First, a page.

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Puzzle maker Henry Hook dies after a long illness

Henry Hook, a longtime creator of the Boston Globe Magazine's crossword puzzle, died on Tuesday after a long illness, according to several of his friends.

Hook's puzzles started appearing in the Globe in 1986, and were published every other week.

His colleagues on the puzzle, Emily Cox and Henry Rathvon, spread the news of his death earlier this week. They said he had lived in Brooklyn.

"We're very sorry to report that Henry Hook, our longtime partner in the construction of Boston Globe Sunday crosswords, died on Tuesday morning,'' they said by e-mail. "He had been ill with diabetes, and underwent a surgery this summer from which he had a troubled recovery.''


Hook began working with crossword puzzles in the early 1970's, according to a blog post this week by Will Shortz, the New York Times' puzzlemaster. A teenager, Hook came upon a puzzle by legendary puzzle-maker Eugene T. Maleska, which when completed would reveal a hidden message.

Hook mailed off his own version of the puzzle to Maleska, encrypting a message to his elder: "What makes you think your puzzle is more remarkable than mine?"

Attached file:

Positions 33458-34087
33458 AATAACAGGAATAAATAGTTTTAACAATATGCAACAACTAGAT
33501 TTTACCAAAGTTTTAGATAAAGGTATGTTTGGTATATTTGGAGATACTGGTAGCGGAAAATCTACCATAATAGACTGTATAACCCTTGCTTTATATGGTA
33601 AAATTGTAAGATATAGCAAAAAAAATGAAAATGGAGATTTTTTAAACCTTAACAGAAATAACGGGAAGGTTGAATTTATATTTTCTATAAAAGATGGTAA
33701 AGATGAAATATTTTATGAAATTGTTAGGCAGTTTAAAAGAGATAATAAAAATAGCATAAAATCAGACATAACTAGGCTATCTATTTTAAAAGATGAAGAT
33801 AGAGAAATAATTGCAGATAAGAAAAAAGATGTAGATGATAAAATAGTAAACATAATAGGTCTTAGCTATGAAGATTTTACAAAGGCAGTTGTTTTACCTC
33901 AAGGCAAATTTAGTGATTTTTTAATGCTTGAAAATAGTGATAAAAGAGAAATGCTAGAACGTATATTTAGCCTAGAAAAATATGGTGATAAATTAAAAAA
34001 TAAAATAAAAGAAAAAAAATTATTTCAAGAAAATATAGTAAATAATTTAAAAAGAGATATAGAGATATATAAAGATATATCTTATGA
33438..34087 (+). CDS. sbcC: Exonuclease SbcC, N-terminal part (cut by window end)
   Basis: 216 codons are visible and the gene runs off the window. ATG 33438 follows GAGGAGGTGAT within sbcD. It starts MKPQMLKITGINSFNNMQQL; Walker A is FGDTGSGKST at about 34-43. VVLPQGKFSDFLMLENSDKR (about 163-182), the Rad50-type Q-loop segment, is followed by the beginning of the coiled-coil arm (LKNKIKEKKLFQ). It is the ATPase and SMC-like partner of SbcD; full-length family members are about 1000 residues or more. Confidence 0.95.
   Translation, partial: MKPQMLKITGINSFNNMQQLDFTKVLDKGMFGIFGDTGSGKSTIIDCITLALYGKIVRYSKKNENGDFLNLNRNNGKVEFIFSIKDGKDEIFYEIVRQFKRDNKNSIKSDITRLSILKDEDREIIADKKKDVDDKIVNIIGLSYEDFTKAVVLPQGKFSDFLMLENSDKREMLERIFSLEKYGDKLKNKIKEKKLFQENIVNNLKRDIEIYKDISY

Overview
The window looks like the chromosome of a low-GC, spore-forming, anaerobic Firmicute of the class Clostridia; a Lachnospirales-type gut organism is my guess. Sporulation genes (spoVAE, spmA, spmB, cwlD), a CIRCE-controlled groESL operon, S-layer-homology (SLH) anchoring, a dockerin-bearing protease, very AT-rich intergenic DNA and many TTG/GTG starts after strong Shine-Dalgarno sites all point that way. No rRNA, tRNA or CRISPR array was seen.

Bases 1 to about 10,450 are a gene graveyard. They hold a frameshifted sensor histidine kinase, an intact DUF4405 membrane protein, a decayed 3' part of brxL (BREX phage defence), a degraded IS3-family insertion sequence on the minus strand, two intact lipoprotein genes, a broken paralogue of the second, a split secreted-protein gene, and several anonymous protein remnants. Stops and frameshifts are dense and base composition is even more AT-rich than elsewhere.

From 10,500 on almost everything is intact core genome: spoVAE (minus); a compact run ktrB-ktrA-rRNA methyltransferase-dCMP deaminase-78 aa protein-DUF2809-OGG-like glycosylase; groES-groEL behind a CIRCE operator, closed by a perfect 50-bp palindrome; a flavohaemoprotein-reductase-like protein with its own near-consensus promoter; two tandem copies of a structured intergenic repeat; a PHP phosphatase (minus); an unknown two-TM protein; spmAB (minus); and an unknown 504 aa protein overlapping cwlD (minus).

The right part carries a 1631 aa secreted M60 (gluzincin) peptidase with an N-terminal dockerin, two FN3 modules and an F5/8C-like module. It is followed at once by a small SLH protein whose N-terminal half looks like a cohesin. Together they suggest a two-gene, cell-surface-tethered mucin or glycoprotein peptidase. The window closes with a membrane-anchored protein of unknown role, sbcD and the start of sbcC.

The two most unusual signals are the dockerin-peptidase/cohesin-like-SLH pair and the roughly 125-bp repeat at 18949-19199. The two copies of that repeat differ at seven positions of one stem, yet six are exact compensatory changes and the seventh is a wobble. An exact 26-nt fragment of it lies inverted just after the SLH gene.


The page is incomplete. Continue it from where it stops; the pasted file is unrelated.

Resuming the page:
In his blog post, Shortz reported that he and Hook also worked together at Games Magazine. He said Hook had 58 crossword puzzles published in the Times and made a daily crossword for King Features Syndicate.

"Man, he was good,'' Shortz wrote.

In a profile headlined "the Riddler,'' a 2002 New Yorker article described Hook as "a brilliant and oddly beloved misanthrope, administering exquisite torture through dozens of puzzle books and syndicated crosswords.''

Hook clearly took joy in his craft.

"I got into this business to torment people," he was quoted as saying in the New Yorker. "On that line on the tax form where they ask for your occupation, I'd like to put 'Grand Inquisitor.' "